Fighting Anti-Catholic Bigotry in the Workplace

by Christine Niles  •  •  May 17, 2018   

Thomas More Law Center's Tyler Brooks discusses lawsuit involving bullying, harassment of Catholic therapist

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SAGINAW, Mich. ( - A Michigan non-profit is going to bat against anti-Catholic bigotry in Michigan.

Kathleen Lorentzen, a licensed clinical social worker for more than 20 years, filed a lawsuit Friday in federal court alleging that she was bullied, harassed and physically intimidated by employees at HealthSource Saginaw after she declined offering counseling to a same-sex couple. Tyler Brooks, senior trial counsel at Thomas More Law Center, is representing her.

"You do not have to put your job ahead of your religious beliefs and sacrifice those," Brooks told Church Militant in an interview Wednesday.

In 2017, a gay couple was referred to Lorentzen for counseling. After it was made clear they were seeking marriage counseling, Lorentzen approached her supervisor, Mark Kraynak, and "politely asked" if he would refer the couple to another therapist, as counseling them would conflict with her Catholic faith, according to the lawsuit.
Kraynak allegedly became angry, demanding that she be "a social worker first, and a Catholic second." He went on a campaign of harassment that included deliberately shutting a door in her face, causing her to drop files she was carrying; walking into her and pushing against her without apology; blocking her way while walking through the halls; and even standing close to her in a sexually intimidating way.
HealthSource Saginaw
"Unfortunately, we have many employers ... that have given in to forces of political correctness, forces that come under the banner of tolerance that in fact are anything but tolerant, that have a very anti-religious animus behind them," said Brooks, "and they want to see Christians silenced and marginalized and push us out of the way."
State and federal law protect against this very form of discrimination, and Brooks recalled words from the 2018 U.S. Supreme Court decision Obergefell v. Hodges (which legalized gay marriage):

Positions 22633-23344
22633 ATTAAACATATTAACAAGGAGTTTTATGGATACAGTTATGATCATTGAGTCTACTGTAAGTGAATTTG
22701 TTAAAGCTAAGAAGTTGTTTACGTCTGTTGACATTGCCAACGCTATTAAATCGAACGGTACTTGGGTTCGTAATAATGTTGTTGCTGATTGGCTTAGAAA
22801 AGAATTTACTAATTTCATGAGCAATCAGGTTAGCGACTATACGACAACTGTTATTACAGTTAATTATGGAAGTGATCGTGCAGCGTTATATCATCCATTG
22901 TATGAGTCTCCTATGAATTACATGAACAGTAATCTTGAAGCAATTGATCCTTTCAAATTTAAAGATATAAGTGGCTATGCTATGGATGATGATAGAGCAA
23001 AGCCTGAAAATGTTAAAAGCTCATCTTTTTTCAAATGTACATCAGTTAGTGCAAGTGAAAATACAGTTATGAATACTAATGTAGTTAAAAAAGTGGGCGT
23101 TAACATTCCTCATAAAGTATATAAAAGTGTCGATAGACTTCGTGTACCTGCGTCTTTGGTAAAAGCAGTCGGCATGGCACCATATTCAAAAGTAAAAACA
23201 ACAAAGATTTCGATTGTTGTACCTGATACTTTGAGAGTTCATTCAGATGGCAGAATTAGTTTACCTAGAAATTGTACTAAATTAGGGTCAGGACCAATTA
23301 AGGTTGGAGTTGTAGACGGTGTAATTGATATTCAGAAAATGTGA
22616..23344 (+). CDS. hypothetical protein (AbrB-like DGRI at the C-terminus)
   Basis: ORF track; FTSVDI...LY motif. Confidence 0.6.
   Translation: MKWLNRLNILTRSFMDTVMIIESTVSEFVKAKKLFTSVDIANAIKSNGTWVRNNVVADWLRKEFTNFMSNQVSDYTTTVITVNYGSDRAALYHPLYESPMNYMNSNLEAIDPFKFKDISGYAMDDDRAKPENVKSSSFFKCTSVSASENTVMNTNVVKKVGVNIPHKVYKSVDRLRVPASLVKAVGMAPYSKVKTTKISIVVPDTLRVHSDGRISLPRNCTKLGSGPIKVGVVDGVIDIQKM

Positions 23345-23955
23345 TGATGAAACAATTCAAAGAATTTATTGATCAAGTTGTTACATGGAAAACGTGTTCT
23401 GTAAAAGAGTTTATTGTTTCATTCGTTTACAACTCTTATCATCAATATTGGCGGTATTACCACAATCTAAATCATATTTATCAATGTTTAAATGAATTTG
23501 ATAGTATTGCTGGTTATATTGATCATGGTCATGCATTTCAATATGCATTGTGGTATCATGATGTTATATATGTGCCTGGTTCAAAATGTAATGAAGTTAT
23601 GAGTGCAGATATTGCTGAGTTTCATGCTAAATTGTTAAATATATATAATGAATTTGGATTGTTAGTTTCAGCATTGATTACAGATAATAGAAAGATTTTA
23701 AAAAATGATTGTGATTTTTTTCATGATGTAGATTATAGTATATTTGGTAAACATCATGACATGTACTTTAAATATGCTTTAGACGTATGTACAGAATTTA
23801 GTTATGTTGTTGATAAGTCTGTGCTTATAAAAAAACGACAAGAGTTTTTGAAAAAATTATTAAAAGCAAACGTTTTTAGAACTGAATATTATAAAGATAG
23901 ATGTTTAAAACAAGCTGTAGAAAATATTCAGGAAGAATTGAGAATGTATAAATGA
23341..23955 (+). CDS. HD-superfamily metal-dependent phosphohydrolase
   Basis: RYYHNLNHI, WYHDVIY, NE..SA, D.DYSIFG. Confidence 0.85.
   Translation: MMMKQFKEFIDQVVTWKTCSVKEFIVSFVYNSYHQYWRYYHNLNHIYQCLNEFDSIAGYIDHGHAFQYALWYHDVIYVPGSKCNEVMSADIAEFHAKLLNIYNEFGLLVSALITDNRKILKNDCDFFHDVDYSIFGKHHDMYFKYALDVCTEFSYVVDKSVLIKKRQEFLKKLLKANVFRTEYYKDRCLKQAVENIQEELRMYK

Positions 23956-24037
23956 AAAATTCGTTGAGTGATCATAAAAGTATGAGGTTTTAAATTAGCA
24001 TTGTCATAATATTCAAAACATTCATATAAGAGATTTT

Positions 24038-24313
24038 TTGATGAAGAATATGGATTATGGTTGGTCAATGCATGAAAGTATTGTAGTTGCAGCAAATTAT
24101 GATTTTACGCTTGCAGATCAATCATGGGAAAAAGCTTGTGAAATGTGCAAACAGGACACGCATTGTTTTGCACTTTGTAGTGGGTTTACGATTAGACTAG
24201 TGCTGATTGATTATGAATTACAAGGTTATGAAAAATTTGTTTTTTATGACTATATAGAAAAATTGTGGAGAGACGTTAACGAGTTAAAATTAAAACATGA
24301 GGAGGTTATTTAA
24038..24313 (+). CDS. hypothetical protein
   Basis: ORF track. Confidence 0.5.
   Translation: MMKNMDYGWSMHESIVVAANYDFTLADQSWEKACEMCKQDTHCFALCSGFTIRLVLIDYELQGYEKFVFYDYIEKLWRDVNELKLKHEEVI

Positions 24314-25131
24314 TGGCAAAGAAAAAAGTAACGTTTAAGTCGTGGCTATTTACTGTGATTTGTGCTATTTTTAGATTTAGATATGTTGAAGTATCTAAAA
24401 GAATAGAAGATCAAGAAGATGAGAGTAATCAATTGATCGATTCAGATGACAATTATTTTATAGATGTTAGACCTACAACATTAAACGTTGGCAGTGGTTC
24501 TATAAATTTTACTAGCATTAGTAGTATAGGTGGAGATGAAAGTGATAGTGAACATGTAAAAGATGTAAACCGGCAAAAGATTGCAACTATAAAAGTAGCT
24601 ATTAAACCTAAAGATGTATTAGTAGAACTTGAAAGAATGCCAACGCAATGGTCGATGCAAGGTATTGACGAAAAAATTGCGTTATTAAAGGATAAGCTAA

Finally, it must be emphasized that religions, and those who adhere to religious doctrines, may continue to advocate with utmost, sincere conviction that, by divine precepts, same-sex marriage should not be condoned. The First Amendment ensures that religious organizations and persons are given proper protection as they seek to teach the principles that are so fulfilling and so central to their lives and faiths, and to their own deep aspirations to continue the family structure they have long revered.
"Even though gay marriage is now legal, it's not open season on those who hold a traditional view of marriage," Brooks explained.
HealthSource Saginaw is denying Lorentzen's claims, calling them "a work of fiction disguised as a legal pleading."
Calling it a "very aggressive statement," Brooks wondered if it signals whether HealthSources intends "to fight this lawsuit very vigorously."
"We are prepared to stand in the breach; Kathy Lorentzen is a very brave individual," Brooks commented. "She undertook this lawsuit primarily so that her rights would be vindicated so that others would know that they have rights protected by federal and state civil rights laws, that they do not have to compromise their religious beliefs, that they do not have to be, as HealthSource said, 'a social worker first, and a Catholic second.'"


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